Looking back I see so many of my strengths, and perhaps more weaknesses, led me down the path I’ve been on since then. I want to be a force for good in this world so badly that I’ve run myself into the ground and ticked off more than a few people; I’ve pushed Konojel to grow and work more holistically, such that our organization is both thriving and stretched way too thin; together with some amazing partners I’ve created new programs that help my neighbors earn a living to feed their own families, access technology to finish their studies, get dental care to relieve some of their daily pain, and other initiatives that have chewed me up and spit me out; I know personally each of the 60+ beneficiaries, their families and their stories, with whom I share lunch Monday to Friday, and more often than I’d ever wish I have to push those stories to the back of my mind in order to do my best for the organization that depends on me every day. I’ve seen the limits of my abilities and tried to push them. And I’ve come to see that the stressed out schoolteacher who left Brooklyn almost seven years ago is not an aberration, it’s who I am no matter where I am.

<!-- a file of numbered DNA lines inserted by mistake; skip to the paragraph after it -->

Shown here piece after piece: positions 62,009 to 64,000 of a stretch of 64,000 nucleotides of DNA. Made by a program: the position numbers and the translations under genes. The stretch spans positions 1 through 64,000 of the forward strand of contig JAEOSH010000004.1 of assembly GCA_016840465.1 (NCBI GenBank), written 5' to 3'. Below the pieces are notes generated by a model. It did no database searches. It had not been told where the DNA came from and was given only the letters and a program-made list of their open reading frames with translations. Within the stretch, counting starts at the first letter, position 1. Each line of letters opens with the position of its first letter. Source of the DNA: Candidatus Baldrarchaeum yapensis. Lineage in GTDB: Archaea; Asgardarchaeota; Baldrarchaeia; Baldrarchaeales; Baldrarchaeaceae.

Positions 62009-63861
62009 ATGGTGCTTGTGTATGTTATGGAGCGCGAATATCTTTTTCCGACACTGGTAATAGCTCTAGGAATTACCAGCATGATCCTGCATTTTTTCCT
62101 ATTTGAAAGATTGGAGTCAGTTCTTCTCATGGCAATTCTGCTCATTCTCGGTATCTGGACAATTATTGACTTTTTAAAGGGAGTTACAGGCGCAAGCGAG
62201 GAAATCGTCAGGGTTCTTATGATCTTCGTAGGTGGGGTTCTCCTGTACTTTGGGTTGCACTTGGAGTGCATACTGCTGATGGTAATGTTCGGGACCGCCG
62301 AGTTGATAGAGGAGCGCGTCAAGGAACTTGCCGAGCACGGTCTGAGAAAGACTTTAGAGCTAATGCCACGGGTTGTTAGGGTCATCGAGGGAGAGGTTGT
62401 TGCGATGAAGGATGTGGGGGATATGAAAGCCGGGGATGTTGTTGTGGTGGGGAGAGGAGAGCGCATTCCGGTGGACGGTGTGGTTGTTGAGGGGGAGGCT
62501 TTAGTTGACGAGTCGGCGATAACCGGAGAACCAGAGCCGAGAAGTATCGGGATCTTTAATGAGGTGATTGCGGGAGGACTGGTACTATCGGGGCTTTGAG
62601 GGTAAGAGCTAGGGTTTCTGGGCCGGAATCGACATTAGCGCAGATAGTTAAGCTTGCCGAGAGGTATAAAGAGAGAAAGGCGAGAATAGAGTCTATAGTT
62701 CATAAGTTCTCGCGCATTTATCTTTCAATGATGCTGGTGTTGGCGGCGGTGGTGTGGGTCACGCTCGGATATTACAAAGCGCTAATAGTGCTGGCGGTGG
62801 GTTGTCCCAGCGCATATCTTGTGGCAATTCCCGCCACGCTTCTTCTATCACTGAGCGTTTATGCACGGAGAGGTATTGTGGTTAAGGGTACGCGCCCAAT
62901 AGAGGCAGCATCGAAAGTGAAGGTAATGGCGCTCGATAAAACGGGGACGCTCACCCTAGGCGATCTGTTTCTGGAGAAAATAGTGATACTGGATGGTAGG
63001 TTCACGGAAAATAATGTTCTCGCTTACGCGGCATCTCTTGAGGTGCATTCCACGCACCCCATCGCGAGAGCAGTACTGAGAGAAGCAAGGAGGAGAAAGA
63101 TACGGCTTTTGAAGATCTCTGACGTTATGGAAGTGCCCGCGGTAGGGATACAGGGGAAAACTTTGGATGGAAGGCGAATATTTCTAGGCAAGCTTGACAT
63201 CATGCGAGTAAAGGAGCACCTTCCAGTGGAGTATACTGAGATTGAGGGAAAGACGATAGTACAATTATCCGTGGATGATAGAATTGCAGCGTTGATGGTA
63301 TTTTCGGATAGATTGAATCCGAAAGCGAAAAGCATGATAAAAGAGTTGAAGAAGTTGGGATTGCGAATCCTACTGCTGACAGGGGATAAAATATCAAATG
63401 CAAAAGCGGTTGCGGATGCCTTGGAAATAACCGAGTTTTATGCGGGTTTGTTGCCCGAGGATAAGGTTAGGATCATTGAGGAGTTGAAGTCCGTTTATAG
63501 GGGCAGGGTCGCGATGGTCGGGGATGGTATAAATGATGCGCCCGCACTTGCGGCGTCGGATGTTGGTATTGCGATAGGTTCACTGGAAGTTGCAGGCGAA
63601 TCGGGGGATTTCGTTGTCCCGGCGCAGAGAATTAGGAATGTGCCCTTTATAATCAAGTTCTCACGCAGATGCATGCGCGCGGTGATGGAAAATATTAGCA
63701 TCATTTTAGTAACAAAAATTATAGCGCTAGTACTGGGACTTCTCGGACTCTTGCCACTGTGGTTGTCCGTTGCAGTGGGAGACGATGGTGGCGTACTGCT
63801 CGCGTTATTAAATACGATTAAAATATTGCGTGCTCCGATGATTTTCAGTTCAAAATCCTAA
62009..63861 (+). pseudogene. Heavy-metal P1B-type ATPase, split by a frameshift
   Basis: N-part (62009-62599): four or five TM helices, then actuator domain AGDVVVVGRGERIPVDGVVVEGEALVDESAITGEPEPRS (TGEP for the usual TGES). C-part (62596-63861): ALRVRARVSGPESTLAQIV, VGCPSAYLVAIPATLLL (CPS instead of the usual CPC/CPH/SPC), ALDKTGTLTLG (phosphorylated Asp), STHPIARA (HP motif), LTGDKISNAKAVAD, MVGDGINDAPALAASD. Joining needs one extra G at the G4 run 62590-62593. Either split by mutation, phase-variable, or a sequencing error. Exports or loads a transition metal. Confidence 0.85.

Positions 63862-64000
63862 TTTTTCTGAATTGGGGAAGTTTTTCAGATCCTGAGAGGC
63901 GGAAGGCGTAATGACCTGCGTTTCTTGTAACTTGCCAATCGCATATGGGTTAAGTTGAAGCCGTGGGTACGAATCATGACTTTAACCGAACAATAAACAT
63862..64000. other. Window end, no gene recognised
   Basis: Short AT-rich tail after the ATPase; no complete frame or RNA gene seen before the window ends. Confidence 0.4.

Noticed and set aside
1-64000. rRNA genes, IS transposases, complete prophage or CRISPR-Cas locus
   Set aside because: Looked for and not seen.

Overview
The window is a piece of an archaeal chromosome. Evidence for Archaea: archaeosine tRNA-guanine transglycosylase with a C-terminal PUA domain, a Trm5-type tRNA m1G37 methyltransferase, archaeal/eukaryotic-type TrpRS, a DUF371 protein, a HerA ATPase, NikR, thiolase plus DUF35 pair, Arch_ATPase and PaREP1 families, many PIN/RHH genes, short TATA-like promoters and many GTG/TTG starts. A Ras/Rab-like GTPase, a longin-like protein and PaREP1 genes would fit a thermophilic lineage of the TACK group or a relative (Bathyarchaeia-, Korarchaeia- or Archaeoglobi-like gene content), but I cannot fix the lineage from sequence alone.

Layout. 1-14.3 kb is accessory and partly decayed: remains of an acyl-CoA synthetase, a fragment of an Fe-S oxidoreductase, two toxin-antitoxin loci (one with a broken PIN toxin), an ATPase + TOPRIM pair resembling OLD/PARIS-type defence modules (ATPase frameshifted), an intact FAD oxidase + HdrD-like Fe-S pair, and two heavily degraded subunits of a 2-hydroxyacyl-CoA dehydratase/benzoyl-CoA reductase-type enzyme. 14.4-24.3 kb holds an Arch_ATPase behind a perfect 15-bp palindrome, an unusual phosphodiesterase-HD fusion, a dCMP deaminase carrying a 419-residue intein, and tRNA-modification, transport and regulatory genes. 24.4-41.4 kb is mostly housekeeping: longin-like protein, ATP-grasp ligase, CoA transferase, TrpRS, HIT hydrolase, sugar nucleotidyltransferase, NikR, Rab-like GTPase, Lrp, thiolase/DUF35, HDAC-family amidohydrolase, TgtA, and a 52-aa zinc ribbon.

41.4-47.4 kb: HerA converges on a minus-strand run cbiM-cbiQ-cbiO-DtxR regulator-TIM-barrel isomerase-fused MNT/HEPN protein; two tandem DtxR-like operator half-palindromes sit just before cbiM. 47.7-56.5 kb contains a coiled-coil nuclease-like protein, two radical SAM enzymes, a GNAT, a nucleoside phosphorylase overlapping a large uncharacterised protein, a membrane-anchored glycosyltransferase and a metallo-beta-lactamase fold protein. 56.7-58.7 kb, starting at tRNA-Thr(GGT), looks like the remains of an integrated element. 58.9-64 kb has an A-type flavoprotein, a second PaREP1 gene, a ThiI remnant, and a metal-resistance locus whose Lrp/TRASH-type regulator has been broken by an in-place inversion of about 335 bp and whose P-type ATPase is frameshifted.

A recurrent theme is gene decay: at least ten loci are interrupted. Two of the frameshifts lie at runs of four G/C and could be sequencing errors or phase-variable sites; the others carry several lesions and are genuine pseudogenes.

Konojel has become a point of pride, not just for me but, incredibly, for many people who I admire and respect. We’ve opened a fund-raising restaurant where I’ve taught my co-workers to make many of the foods I miss from back home and use the profits to continue and strengthen our social programs. I’ve learned so much from the San Marcos community, and I’ve had the great honor to surround myself with strong, intelligent women who are kind enough to trust me to do my best for them. Pride may be a sin, and certainly the downfall of many, but I’m proud of the work I’m doing here because it allows me to have a positive impact on the people around me in a way I never felt teaching hundreds of students a week in public schools in New York. Nor is my goal to fix everyone’s life for them, or hand them a better future; during my six years running Konojel we’ve created programs that empower people to raise their own standards of living, through their own efforts and hard work. Ironically, or perhaps not, Konojel has had the same effect on me.